Black ice is a “potentially deadly driving hazard” as it is extremely slippery and transparent, taking on the color of the surface beneath it, according to the department’s article.
It is caused by freezing rain or the re-freezing of melted ice and snow and is a greater issue at night and in the morning. DPS also says it is more likely to be found under or on bridges and overpasses.
As 17% of all car accidents occur during winter conditions, the National Highway Traffic Safety Administration said it is worth taking a moment to review safety suggestions, even for the most experienced of drivers.
How to drive safely in icy conditions
DPS’s information states that being aware of how and where black ice forms, its similar appearance to water and where crashes have happened recently can help drivers make it home safely.
As crashes often happen in multiples, officials say to be aware of the areas where others have slid out while driving. In addition, slowing down can give the driver extra time to notice wet and icy patches on the road and avoid them.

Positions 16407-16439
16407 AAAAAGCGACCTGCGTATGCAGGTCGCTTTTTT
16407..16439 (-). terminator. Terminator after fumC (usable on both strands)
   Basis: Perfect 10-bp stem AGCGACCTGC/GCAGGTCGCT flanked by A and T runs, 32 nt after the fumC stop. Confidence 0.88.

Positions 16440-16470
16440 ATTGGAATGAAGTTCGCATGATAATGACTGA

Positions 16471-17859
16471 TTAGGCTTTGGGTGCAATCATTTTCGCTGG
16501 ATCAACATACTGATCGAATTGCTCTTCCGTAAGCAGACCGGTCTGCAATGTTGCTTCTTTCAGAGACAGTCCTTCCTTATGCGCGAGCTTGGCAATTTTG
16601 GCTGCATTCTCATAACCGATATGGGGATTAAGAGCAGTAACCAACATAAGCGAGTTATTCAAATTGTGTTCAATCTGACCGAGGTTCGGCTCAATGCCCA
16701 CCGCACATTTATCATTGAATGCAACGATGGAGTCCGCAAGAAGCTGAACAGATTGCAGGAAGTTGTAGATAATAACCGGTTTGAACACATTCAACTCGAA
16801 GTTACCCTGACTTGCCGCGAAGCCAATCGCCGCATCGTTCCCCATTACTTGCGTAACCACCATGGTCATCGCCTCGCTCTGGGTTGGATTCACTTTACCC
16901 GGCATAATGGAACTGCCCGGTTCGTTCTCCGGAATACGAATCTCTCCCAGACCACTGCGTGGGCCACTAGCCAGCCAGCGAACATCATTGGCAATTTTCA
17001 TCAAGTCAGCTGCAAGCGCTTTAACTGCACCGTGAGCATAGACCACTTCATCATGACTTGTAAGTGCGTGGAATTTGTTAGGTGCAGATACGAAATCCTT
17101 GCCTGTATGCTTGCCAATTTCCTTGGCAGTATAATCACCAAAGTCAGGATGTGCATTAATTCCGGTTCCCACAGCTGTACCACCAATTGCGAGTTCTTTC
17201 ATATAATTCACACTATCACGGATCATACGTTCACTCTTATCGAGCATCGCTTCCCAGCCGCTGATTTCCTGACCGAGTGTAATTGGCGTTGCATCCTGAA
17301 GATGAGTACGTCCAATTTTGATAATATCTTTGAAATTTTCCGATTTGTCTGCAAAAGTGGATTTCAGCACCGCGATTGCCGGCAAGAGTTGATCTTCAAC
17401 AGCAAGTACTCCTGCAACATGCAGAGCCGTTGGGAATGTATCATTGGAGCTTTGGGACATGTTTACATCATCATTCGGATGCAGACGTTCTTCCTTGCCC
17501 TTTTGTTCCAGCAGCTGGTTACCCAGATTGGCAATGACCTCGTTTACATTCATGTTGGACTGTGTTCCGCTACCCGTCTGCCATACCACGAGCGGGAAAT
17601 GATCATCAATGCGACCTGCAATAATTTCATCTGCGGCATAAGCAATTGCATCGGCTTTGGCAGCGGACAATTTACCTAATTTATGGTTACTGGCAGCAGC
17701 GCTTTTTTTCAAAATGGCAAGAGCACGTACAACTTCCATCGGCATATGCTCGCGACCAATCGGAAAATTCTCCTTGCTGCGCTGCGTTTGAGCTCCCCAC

If a vehicle hits black ice, the driver should remove their foot from the gas, tap the brake pedal lightly and turn the wheel in the direction of the skid, according to tips from the Wright-Patterson Air Force Base’s Safety Office.
The Safety Office’s tips also suggest leaving space between vehicles regardless of your own confidence level as other drivers may be less experienced driving in icy weather. The article continued to warn against overconfidence saying, “don’t think you’re invincible just because you drive a truck or a big SUV.” According to the air force base article, there is no 4-wheel advantage when driving over black ice.
“Whether it’s snow, sleet or ice, winter weather can cause extremely dangerous road conditions,” the NHTSA said in a release. “Preparing yourself – and your vehicle – for winter weather is key,”